DES MOINES, Iowa - A new law going into effect with the new year is targeted to improve transparency of property taxes. The statute (Senate File 634) has several provision that will require public disclosure of certain changes to property taxes, which are collected by cities and counties.
Taxpayers Association of Central Iowa President Art Wittmack thinks the law passed by the legislature in 2019 will help residents keep track of ongoing tax hikes. "Property tax collections are going up," said Wittmack. "So this transparency focuses not the levy, but actually the number of dollars collected."
Property taxes typically go up when a home's assessed value is increased by the city or county.
The new law requires a city or county to hold a public hearing if property taxes are increased by one-dollar. Also, any proposed property tax increase above two-percent will now require a two-thirds approval of a city council of county board of supervisors. It further requires counties to publish any approved property tax hike on their website within 10 days.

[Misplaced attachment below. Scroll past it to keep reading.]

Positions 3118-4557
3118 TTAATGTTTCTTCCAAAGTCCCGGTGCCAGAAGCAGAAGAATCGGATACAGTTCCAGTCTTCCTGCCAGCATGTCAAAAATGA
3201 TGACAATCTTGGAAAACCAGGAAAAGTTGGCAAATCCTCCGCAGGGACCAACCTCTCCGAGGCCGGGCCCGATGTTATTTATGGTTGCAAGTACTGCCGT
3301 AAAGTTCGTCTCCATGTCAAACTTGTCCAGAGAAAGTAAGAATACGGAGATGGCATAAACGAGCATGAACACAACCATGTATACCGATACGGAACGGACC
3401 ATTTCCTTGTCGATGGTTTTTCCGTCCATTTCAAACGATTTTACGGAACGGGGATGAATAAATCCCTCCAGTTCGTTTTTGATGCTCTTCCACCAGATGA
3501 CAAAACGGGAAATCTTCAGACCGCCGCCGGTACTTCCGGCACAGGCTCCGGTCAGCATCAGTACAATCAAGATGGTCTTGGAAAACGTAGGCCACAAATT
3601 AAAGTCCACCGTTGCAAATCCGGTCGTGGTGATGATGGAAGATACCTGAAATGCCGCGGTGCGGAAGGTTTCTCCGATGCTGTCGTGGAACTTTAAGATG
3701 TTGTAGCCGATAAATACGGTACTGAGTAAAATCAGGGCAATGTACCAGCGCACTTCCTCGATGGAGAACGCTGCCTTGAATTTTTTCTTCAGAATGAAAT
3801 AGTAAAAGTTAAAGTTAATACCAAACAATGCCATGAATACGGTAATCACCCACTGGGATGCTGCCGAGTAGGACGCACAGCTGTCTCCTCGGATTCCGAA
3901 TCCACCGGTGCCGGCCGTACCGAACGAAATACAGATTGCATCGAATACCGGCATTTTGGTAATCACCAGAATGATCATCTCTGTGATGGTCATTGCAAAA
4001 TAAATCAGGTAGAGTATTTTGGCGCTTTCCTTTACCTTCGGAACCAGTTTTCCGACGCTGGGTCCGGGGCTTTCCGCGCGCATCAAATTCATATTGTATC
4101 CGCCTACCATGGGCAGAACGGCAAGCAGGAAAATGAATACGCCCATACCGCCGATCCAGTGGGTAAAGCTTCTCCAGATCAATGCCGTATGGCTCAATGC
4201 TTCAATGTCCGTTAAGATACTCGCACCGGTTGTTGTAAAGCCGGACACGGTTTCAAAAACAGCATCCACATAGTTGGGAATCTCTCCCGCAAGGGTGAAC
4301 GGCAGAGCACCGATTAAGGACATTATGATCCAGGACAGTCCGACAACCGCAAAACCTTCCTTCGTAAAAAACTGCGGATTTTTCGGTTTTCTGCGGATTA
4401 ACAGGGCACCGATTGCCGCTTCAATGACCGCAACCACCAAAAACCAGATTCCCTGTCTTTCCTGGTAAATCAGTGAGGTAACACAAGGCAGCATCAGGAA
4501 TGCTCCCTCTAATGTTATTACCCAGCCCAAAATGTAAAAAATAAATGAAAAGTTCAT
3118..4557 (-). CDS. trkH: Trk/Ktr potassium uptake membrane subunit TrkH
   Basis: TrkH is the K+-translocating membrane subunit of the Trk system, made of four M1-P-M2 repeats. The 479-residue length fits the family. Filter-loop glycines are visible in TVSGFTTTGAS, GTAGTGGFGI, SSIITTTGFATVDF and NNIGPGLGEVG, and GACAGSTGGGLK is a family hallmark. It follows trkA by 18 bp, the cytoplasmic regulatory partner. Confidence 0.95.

Wittmack notes property taxes account for a large shares of taxes Iowans pay every year, which residents may not be aware of. "Thirty-Eight percent of Iowa taxes collected are from property tax collections," Wittmack said. "To put that in perspective, 24 percent comes from personal income tax."
He also says property taxes are largely used to pay for local public schools. "If you look at a couple of our local areas, the schools are almost 40 percent of the property tax statement," said Wittmack. "Counties, a little less. Cities, maybe 20 percent." Wittmack added that cities the Taxpayers Association of Central Iowa is in contact with often complain about a shortfall in funding their public employee pension funds, which are supported by property taxes.
(Wittmack was a guest on the Jeff Angelo Show on WHO Radio)